Hubble telescope captures spectacular laser-like jet from infant star (photo)

A jet erupts from a young star in the object HH34 in this Hubble Space Telescope image unveiled on March 7, 2022. (Image credit: ESA/Hubble & NASA, B. Nisini)

The Hubble Space Telescope captured a laser-like jet that represents a "tantrum" being thrown by an infant star.

The outburst came from a very young star just starting its evolution, and the image shows a jet of gas traveling supersonically. The glow you see in the image comes from the jet colliding with gas and dust around the star, officials at the European Space Agency (ESA) wrote in an image description on Monday (March 7).

"The result," the officials added, "is the colorfully wispy structures, which astronomers refer to as Herbig–Haro objects, billowing across the lower left of this image." (Herbig-Haro objects are bright patches of gas, or nebulosity, near newborn stars.)

It's not the first time Hubble has caught this object on camera. The telescope trained its eyes on the area, called HH34, between 1994 and 2007 and in extreme high-definition in 2015, ESA noted.

Related: The best Hubble Space Telescope images of all time!

HH34 is about 1,250 light-years from Earth and resides in the famous Orion Nebula, which Hubble has also imaged many times over the decades. Orion is noted for its starbirth regions, and Hubble has an advantage in looking at the nebula; it's the closest stellar nursery to Earth.

ESA added that the new imagery will be helpful for potential future science with the recently launched James Webb Space Telescope, which is in a commissioning period until about June.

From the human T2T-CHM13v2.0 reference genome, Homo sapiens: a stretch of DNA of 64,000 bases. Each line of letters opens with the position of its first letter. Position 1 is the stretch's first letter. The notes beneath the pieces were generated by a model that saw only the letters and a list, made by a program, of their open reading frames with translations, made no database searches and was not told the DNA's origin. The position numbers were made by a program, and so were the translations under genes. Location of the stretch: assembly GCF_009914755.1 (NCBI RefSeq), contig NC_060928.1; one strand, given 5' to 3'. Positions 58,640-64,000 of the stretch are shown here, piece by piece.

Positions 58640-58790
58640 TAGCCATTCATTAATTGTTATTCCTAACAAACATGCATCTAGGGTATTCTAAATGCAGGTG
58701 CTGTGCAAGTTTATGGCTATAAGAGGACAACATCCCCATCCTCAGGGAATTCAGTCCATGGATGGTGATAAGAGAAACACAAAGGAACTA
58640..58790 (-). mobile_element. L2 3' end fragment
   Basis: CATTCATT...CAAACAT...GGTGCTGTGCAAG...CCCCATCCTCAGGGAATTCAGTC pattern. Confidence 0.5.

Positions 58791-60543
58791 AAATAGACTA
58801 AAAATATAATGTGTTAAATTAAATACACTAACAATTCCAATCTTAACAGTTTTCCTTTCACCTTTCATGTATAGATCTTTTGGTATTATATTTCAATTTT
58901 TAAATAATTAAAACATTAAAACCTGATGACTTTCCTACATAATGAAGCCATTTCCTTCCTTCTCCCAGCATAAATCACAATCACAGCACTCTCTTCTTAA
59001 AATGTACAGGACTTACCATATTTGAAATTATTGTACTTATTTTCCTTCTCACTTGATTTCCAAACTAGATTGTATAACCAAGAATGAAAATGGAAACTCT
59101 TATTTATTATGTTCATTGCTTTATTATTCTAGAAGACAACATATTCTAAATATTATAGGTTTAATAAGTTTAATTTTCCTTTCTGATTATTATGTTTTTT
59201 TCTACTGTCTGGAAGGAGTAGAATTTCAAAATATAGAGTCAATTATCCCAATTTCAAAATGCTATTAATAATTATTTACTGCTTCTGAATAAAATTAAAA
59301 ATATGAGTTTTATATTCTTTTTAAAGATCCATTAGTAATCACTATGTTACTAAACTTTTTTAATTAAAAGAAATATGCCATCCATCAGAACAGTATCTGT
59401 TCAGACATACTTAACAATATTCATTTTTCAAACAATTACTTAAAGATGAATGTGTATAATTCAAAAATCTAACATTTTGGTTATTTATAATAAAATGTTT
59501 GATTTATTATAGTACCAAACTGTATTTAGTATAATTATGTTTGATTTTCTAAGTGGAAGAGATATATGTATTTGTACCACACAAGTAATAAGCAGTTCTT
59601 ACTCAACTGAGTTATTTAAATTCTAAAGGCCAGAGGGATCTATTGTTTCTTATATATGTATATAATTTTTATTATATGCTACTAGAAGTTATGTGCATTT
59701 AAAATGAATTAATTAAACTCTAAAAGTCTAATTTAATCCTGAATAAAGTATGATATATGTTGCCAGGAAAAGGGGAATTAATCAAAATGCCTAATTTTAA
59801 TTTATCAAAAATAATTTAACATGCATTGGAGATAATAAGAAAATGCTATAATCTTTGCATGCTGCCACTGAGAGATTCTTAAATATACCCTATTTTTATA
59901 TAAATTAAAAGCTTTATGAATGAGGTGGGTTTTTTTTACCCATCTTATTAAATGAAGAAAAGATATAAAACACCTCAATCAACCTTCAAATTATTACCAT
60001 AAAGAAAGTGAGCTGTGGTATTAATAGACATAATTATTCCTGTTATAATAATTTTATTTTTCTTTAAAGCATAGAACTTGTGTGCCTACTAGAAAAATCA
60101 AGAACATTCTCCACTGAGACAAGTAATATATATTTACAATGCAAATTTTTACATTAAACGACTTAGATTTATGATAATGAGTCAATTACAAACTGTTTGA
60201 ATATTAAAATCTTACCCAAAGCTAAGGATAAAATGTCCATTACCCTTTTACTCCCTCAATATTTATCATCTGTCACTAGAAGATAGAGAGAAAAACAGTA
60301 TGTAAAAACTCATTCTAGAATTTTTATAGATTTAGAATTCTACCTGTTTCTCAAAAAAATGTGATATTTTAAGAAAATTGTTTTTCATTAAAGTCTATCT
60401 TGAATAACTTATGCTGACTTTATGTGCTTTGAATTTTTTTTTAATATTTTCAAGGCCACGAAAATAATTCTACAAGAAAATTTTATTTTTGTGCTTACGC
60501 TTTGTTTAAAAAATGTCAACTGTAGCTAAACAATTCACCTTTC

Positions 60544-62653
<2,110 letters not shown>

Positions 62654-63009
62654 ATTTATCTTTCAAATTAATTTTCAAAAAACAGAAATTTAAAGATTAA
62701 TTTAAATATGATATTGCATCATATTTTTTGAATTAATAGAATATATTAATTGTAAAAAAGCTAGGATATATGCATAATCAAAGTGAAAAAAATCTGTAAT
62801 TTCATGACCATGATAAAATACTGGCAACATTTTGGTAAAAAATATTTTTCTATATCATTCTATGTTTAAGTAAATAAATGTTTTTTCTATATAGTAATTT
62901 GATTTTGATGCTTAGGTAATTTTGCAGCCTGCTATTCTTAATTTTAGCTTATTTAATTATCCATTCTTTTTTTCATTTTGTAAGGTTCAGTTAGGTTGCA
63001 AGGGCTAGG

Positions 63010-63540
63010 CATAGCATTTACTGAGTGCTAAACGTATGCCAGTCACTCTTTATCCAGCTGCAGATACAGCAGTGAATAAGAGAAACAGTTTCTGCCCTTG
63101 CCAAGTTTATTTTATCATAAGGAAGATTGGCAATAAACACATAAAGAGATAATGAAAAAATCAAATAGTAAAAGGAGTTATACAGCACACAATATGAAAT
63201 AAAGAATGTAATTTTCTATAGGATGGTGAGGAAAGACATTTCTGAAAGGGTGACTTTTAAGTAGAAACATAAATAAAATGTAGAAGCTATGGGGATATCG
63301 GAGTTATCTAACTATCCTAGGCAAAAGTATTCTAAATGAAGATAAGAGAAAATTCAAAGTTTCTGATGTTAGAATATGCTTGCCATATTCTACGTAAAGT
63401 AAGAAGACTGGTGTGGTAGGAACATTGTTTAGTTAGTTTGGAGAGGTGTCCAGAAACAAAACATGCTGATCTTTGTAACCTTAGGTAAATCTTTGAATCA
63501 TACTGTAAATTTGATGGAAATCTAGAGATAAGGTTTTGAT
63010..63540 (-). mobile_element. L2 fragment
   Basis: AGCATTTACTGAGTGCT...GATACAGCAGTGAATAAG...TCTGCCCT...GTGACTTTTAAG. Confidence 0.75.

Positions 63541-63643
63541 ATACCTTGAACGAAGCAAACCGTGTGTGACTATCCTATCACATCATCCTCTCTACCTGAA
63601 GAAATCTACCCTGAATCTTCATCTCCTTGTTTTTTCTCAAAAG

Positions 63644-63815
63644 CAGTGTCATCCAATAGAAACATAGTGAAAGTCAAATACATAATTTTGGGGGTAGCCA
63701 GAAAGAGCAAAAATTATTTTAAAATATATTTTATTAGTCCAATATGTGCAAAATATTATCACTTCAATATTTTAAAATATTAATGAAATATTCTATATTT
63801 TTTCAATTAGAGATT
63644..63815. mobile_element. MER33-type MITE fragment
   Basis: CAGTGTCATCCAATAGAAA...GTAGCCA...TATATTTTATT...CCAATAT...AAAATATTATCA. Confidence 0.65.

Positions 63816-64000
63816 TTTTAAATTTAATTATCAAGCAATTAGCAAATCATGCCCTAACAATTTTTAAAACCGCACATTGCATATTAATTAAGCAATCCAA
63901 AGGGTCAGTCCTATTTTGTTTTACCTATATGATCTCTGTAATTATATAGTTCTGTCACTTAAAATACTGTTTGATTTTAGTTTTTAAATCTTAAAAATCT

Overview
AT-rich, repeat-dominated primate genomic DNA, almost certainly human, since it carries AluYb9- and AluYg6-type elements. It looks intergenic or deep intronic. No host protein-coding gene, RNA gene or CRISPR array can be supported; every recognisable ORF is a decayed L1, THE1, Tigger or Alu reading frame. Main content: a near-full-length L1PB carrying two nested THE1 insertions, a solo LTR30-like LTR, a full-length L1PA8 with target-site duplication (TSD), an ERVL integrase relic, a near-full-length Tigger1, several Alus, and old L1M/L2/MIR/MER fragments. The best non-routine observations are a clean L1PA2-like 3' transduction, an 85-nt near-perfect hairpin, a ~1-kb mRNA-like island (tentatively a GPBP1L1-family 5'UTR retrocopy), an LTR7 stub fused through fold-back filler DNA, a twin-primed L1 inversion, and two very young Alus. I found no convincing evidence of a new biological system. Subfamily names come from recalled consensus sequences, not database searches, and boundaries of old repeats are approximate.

"Webb — which will observe at predominantly infrared wavelength — will be able to peer into the dusty envelopes surrounding still-forming protostars, revolutionizing the study of jets from these young stars," ESA officials wrote. "Hubble's high-resolution images of HH34, and other jets, will help astronomers interpret future observations with Webb."

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Elizabeth Howell
Staff Writer, Spaceflight

Elizabeth Howell (she/her), Ph.D., is a staff writer in the spaceflight channel since 2022 covering diversity, education and gaming as well. She was contributing writer for for 10 years before joining full-time. Elizabeth's reporting includes multiple exclusives with the White House and Office of the Vice-President of the United States, an exclusive conversation with aspiring space tourist (and NSYNC bassist) Lance Bass, speaking several times with the International Space Station, witnessing five human spaceflight launches on two continents, flying parabolic, working inside a spacesuit, and participating in a simulated Mars mission. Her latest book, "Why Am I Taller?", is co-written with astronaut Dave Williams. Elizabeth holds a Ph.D. and M.Sc. in Space Studies from the University of North Dakota, a Bachelor of Journalism from Canada's Carleton University and a Bachelor of History from Canada's Athabasca University. Elizabeth is also a post-secondary instructor in communications and science at several institutions since 2015; her experience includes developing and teaching an astronomy course at Canada's Algonquin College (with Indigenous content as well) to more than 1,000 students since 2020. Elizabeth first got interested in space after watching the movie Apollo 13 in 1996, and still wants to be an astronaut someday. Mastodon: